By Richard Winters
My Rating: 7 out of 10
4-Word Review: Hostages on a boat.
Captain Miller (Klaus Maria Brandauer) manages a stationary lightship with a small crew in the Atlantic and allows his teenage son Alex (Michal Skolimowski, but billed as Michael Lyndon) to come on board for a visit. While his son is there they take on board three men (Robert Duvall, William Forsythe, Arliss Howard) who were stranded at sea on a small boat. Once they board the vessel they quickly take over and hold the rest of the crew hostage. Alex wants to fight back immediately, but his father cautions him to take a more measured approach, which he finds to be cowardly and doesn’t hesitate to let his dad know it.
The film is a real mixed-bag with some good elements and some not so good ones to the point that it seems almost surprising that it was directed by such a legendary talent as Jerzy Skolimowski. The isolation aspects are good as you feel this boat is completely by itself out in the middle of the gray cold sea, which helps elevate the atmosphere particularly when Skolimoski forces the actors to perform outside even as a storm rages. However, the cinematography looks like it was filmed on videotape and then transferred to film later, which gives the thing a cheap, low budget feel.
The most disconcerting aspect though is the action, or the lack thereof. The criminals overtake the ship too easily and quickly without enough of a buildup or explanation as to why they are doing it. There’s also way too many situations where the bad guys could’ve easily been overtaken particularly when all three put down their guns and go dancing/partying in one of the vessel’s downstairs cabins. Why couldn’t the rest of the crew simply used this opportunity to lock them inside?
There’s also just too much standing around and talking making it one of the most civilized hostage taking scenarios ever recorded. The bad guys are also too dense particularly the Forsythe character who speaks and acts so dimwitted that he seemed better suited for a comedy. Instead of the film building-up the tension for the viewer you start to wonder why any of what we’re seeing is even happening.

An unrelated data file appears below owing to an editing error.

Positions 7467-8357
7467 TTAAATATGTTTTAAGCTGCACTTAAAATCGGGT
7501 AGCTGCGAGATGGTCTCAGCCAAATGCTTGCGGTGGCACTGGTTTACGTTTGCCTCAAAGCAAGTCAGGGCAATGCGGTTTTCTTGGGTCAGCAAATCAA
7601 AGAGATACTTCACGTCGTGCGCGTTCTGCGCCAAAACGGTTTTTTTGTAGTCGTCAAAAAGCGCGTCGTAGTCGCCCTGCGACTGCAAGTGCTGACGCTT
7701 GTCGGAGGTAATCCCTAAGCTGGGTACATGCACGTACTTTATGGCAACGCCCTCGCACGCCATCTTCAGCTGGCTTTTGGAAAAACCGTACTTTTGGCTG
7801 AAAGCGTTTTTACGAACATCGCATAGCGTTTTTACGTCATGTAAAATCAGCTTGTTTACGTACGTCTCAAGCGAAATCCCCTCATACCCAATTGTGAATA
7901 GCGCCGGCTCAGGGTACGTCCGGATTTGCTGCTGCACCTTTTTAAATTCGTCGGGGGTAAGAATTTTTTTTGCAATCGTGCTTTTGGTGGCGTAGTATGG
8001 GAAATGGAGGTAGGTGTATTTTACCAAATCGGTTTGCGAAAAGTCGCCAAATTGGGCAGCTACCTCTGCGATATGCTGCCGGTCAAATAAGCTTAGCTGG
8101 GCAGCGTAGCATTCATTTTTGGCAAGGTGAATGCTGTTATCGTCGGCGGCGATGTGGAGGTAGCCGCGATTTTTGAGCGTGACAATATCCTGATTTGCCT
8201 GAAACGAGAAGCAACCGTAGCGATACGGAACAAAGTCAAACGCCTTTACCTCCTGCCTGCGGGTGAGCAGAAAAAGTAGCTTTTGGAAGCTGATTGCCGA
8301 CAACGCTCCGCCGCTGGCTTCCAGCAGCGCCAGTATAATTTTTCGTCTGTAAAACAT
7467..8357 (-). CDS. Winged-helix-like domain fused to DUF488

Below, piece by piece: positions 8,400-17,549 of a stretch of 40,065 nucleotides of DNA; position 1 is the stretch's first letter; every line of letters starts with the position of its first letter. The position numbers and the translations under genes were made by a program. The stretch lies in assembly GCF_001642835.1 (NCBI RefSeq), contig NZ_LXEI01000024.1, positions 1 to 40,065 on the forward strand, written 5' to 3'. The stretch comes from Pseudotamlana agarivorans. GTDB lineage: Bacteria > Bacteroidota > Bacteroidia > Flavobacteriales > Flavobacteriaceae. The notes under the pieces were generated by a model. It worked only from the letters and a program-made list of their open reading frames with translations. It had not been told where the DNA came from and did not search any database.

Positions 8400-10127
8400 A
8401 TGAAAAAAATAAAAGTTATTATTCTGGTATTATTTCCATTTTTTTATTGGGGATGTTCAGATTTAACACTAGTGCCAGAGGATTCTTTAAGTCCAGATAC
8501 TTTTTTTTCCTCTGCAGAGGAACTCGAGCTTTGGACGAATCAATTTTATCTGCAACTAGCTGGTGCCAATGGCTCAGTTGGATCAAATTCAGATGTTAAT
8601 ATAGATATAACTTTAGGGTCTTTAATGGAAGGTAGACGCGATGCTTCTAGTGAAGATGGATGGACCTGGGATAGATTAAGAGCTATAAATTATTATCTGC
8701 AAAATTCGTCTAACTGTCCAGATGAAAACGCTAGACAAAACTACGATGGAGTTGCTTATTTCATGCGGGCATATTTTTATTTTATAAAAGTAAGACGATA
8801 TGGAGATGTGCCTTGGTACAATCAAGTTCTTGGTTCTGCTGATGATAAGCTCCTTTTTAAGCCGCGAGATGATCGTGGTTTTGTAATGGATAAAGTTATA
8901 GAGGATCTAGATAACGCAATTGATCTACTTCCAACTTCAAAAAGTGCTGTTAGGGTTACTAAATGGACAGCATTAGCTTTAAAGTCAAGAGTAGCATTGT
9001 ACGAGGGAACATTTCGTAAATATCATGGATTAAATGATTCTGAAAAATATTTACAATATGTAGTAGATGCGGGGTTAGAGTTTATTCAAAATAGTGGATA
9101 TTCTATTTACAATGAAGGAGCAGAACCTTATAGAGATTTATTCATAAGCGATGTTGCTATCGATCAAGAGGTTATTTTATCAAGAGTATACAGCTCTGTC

Duvall’s performance is a bright spot as he plays against type by speaking in a wispy voice and wearing a pencil thin mustache until he looks almost exactly like film director John Waters. Brandauer is excellent as well and his stoic, measured presence helps to keep it compelling, but what surprised me the most was that apparently during rehearsals Duvall and Brandauer played the opposite part and then decided to switch-up once shooting began, which would’ve made seeing the behind-the-scenes footage all the more fascinating. Lyndon though as the son is quite weak and outside of his pretty boy face has very little to offer and was most likely only got the part because he was the son of the director while his voice-over narration, which was apparently thrown in at the last minute, is completely unnecessary and only helps to take the viewer out of the story every time it gets used.
The climax is genuinely exciting as it’s not clear until the very end whether the captain will come through and save the ship, or just cowardly slink away. As I said at the top of this review it’s a real mixed-bag with a couple of choice dramatic moments that makes it worth it, but only if you’re patient.
My Rating: 7 out of 10
Released: September 1, 1985
Runtime: 1 Hour 28 Minutes
Director: Jerzy Skolimowski
Studio: CBS Theatrical Films